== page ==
ANT - Changes in Antarctic marine ecosystems

Intensity of phytoplankton production during Antarctic summer affects the structure of seafloor ecosystems

Understanding the evolution of the polar sea ice is not enough to study the effects of the climate change on marine ecosystems in Antarctic seafloors. It is also necessary to determine the intensity of phytoplankton local production during the Antarctic summer, as stated in a new study by a research team of the Faculty of Biology and the Biodiversity Research Institute (IRBio) of the University of Barcelona, published in the journal Marine Environmental Research.

When the sea freezes in Antarctica

Extremely low temperatures, strong ocean currents and the broad seasonal coverage of marine ice are factors that determine the features of the Antarctic marine ecosystems. IN particular, the seasonality regarding the ice formation in the marine surface is a process that directly affects the dynamics of the marine ecosystems and the flow of matter and energy in complex Antarctic trophic networks. During the Antarctic winter, the ice and snow that accumulate limit the availability of light, and as a result, this reduces the activity of photosynthetic organisms and the production of krill (basic food resource within the food network in Antarctic marine ecosystems).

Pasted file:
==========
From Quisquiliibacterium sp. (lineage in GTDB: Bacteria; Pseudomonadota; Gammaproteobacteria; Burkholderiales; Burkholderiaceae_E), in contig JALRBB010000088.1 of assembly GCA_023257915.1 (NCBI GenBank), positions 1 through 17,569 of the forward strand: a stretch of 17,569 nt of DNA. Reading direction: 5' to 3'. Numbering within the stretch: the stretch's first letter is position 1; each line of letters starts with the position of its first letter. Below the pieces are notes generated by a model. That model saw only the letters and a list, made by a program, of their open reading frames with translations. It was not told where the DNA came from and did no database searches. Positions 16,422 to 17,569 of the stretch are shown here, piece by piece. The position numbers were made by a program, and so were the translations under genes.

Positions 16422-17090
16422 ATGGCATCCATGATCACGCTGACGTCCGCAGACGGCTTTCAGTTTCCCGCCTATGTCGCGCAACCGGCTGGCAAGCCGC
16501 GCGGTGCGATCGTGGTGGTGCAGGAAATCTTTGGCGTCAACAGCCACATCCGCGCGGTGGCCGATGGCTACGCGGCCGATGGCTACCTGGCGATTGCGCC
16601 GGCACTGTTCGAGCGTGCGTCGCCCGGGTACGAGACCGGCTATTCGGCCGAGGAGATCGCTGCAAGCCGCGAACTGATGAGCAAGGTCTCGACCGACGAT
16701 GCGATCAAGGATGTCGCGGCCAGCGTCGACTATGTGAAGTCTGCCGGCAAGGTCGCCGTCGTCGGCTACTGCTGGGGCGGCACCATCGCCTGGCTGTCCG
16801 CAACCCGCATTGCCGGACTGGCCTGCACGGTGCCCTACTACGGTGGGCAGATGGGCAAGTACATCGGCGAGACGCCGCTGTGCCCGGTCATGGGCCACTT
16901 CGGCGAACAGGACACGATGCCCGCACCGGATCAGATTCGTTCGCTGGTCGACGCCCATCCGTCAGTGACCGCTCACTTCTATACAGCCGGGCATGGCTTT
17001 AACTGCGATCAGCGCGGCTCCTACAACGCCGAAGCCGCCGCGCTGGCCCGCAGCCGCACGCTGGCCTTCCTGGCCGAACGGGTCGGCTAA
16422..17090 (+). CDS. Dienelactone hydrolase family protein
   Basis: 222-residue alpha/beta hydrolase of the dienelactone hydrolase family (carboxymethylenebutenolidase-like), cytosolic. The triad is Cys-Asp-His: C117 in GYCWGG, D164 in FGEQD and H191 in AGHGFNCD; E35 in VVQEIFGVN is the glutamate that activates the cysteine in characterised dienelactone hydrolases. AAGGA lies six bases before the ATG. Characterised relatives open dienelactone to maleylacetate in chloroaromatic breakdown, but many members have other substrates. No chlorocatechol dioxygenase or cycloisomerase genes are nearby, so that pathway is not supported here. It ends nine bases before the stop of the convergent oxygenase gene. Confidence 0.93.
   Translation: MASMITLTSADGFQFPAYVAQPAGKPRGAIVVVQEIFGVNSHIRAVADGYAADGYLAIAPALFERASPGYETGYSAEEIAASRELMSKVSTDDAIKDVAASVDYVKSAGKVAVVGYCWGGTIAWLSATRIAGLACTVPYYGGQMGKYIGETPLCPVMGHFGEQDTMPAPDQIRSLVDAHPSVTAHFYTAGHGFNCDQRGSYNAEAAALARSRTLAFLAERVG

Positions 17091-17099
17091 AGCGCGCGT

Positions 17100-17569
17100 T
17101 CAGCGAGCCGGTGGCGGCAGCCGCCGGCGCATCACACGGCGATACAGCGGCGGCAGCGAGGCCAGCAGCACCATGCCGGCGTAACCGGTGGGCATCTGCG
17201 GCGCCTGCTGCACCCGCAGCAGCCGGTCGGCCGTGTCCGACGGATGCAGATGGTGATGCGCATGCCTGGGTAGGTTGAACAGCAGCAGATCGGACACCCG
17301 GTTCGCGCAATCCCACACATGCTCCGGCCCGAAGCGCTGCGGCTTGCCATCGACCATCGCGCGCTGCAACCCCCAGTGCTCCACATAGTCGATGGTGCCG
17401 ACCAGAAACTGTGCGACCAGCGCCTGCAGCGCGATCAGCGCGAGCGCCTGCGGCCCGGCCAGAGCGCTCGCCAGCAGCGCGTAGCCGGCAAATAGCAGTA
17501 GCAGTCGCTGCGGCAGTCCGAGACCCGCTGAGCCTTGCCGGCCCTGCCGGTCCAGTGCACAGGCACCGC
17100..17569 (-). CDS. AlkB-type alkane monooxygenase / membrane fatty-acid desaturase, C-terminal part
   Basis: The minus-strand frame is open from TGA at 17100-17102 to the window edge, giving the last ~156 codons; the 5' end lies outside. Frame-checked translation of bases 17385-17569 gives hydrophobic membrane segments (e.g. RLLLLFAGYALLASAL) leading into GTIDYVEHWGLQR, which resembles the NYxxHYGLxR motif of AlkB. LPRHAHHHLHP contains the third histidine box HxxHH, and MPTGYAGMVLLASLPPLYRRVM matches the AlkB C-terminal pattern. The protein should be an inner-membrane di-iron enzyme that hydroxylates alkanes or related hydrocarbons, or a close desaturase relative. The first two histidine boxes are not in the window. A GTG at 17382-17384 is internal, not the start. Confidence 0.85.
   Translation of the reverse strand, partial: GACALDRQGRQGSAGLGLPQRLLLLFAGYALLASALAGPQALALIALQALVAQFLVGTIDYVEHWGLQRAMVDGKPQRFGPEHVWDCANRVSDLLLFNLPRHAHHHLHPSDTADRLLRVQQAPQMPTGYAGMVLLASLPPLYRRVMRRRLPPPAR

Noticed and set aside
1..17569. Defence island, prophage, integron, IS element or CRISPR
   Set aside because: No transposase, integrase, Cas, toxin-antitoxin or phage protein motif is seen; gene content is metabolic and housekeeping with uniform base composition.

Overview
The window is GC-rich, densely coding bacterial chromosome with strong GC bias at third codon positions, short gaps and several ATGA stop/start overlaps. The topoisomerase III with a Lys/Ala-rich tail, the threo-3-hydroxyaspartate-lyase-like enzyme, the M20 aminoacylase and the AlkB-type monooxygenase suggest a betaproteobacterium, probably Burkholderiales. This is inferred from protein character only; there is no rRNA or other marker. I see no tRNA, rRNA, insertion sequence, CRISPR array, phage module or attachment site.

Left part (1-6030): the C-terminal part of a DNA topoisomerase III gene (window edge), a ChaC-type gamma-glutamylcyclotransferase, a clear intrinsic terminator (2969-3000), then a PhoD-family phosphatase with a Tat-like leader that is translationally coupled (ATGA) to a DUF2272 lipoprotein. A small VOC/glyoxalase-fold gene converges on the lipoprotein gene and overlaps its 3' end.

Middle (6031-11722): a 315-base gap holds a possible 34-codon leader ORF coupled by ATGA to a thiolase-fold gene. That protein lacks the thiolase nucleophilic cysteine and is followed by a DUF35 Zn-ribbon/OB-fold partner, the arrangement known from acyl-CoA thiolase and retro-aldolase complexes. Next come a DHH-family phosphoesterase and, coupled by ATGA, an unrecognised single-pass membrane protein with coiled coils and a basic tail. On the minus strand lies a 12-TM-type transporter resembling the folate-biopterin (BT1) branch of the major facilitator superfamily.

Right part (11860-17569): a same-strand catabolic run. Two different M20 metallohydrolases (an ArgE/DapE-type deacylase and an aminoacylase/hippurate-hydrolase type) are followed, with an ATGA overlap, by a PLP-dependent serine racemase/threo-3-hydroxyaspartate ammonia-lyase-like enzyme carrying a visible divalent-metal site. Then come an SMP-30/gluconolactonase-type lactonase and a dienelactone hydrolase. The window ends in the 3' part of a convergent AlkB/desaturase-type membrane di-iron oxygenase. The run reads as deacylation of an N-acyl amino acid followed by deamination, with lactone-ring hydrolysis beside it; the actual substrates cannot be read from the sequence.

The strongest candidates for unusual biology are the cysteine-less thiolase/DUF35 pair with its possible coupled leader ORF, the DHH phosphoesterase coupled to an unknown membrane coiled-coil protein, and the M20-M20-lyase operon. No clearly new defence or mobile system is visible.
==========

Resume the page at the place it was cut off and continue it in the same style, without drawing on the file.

The main sources of organic carbon in Antarctic ecosystems located at the shallows are phytoplankton, algae that grow under the ice and algae that are stuck in rocks. However, great part of this primary production does not enter the trophic network directly through herbivores, but as detritus (particles of rock). "The presence of ice in the shallows limits the primary production during great part of the year. This determines that benthic trophic networks depend largely on the accumulated organic matter in seafloors during the summer months," notes Lluís Cardona, first author of the article and lecturer at the Department of Evolutionary Biology, Ecology and Environmental Sciences, and the IRBio.

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